All five analyses by the K-Ar method would appear to limit the age of the Cardenas Lavas to somewhere between 760 and 860 million years, except for the fact that a discordant Rb-Sr isochron was obtained by McKee and Noble 4 of 1090 ± 70 million years. Figure 1 shows the analyses of six samples which plot nicely along a line and seem persuasively to describe an isochron. Geologists, understandably, have accepted the Rb-Sr "Isochron date" for the Cardenas Lavas and attribute the younger K-Ar "model dates" to be errors caused by uniform argon loss by these rocks after the lava cooled.
The Western Grand Canyon lava flows are among the youngest formations of the Grand Canyon. These flows came from volcanoes on the Ulnkaret Plateau north of the Colorado River. Some of the lava flowed over the north rim, cascading into Grand Canyon, forming spectacular "frozen" lava falls. Several lava flows even reached the river, forming lava dams. Although no Indian legends attribute them to recent eruptions, one early geologist remarked about the extraordinary freshness of lava: "It looks as fresh as any coulee of Vesuvius ejected twenty or thirty years ago."5 One K-Ar "model age" determination gave 1.2 ± 0.2 million years6 for the lava dam, and geologists consider these lava flows to be Pleistocene in age.
Using data on rubidium and strontium from the Western Grand Canyon lava flows published by Leeman,7 we can construct an isochron for these lavas. Six Pleistocene lavas from Uinkaret Plateau (Stages III and IV of Hamblin's later classification)8 indicate a line appearing to form a good isochron in Figure 2, the slope determining an "age" of 1500-million-years. The correlation of these six points to the 1500-million-year isochron is almost as good as the six points forming the 1090-million-year isochron for the Cardenas Lavas (Figure 1), which overturned five K-Ar "model dates." Geologists, however, must reject the alleged "isochron" for the Western Grand Canyon lava flows (Figure 2) because these most recent flows would otherwise appear to be the oldest rocks of the Grand Canyon. No geologist could accept the erosional form of the Grand Canyon as enduring for 1.5 billion years!
Fictitious Isochron Ages
The isochron method assumes that the datable lava flow cooled from molten rock having different Rb/Sr ratios but having uniform mixing isotopically (all samples having the same 87Sr/86Sr ratio). What if the strontium in the lava was not isotopically homogeneous when the flow cooled? The answer to this question has been summarized by Gunter Faure. According to Faure,9 the incomplete mixing of two magmas having different strontium isotope ratios produces a mixing diagram where all mixtures lie on a straight line on an 87Sr/86Sr versus 87Rb/86Sr graph with the slope of the line having no identifiable time significance! Such two-component mixing diagrams produce what Faure calls "fictitious isochrons." Another geologic cause for these straight line plots is offered by Brooks, James, and Hart.10 They document twenty-two examples of false rubidium-strontium isochrons and propose that such characteristics are inherited from the molten material's source at great depth in the earth. The straight line plot is again explained by geologic process, not by time-dependent nuclear decay within the rock.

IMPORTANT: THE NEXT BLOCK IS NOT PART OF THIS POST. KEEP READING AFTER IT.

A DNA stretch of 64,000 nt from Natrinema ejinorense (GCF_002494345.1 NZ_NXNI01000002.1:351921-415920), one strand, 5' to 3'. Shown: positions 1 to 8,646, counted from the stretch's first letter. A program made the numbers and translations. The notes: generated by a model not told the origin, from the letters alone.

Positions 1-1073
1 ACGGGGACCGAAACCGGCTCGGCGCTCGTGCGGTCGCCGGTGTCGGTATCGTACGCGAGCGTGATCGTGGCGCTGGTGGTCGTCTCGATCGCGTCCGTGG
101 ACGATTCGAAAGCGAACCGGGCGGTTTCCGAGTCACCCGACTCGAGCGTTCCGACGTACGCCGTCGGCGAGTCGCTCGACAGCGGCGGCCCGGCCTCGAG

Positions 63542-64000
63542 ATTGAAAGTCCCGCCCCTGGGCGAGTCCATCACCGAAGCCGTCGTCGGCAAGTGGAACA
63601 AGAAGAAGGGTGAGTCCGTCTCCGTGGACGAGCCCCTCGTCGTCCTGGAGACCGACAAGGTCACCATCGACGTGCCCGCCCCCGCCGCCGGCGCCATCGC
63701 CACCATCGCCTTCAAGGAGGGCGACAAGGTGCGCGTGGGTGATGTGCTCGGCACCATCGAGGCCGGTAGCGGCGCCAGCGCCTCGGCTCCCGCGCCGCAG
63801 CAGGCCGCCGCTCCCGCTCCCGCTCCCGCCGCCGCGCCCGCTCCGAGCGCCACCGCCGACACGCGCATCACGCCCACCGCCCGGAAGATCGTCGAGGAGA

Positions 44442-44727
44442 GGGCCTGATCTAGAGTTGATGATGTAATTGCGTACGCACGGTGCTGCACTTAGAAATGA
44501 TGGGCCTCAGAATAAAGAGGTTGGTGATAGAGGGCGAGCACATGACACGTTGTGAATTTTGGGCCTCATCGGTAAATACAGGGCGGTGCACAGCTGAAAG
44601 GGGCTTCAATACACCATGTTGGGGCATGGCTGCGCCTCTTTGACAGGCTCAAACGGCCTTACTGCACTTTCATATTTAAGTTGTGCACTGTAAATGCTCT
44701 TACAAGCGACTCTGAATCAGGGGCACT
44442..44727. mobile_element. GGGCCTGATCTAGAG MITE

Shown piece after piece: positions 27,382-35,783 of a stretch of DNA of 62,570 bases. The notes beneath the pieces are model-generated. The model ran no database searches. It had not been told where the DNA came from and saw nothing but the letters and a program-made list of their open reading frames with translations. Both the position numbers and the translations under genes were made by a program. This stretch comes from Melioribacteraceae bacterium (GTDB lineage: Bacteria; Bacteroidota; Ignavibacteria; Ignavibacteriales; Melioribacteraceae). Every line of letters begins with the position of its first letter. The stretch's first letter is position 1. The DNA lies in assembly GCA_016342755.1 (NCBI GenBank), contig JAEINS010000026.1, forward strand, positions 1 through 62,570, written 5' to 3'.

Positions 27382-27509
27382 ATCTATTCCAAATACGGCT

A probable cause of the fictitious isochron ages of Grand Canyon lava flows will be offered in a future Impact article. A critique of the Cardenas Lavas isochron will be included.
1. Gunter Faure, Principles of Isotope Geology (New York: John Wiley & Sons, 2nd edition, 1986), p. 119. The half life of 87Rb is 0.693 ÷l = 48.8 billion years, the theoretical period of time that would be required for half the 87Rb to decay to 87Sr.
2. E.H. McKee and D.C. Noble, "Age of the Cardenas Lavas, Grand Canyon, Arizona," Geological Society of America Bulletin, 87 (Aug. 1976): 1188-1190.
3. T.D. Ford, W.J. Breed, and J.S. Mitchell, "Name and Age of the Upper Precambrian Basalts in the Eastern Grand Canyon," Geological Society of America Bulletin, 83 (Jan. 1972): 223-226.
4. McKee and Noble, op. cit.
5. C.E. Dutton, "The Tertiary History of the Grand Canyon Disctict," US. Geol. Survey Monograph 2 (1882): 111.
6. E.D. McKee, W.K. Hamblin, and P.E. Damon, "K-Ar Age of Lava Dam in the Grand Canyon," Geological Society of America Bulletin, 79 (Jan. 1968): 133-136.
7. W.P. Leeman, "Late Cenozoic Alkali-Rich Basalt from the Western Grand Canyon Area, Utah and Arizona: Isotopic Composition of Strontium," Geological Society of America Bulletin, 85 (Nov. 1974): 1691-1696. Six analyses of Uinkaret Plateau basalts (U-33, U-35, U-59, U-24, U-43, U-58) were used. The 87Rb/86Sr ratio of each sample was calculated from the Rb/Sr and 87Sr/86Sr ratios using the method of Faure, op. cit., pp. 119, 120.
8. W.K. Hamblin, "Late Cenozoic Voicanism in the Western Grand Canyon" in W.J. Breed and E. Roat, eds., Geology of the Grand Canyon (Flagstaff, Museum of Northern Arizona, 2nd ed., 1976), p. 143.
9. Faure, op. cit., pp. 145-147.
10. C. Brooks, D.E. James, and S.R. Hart, "Ancient Lithosphere: Its Role in Young Continental Volcanism," Science, 193 (17 Sept. 1976): 1086-1094.
* Dr. Austin is Chairman of the Geology Department at ICR.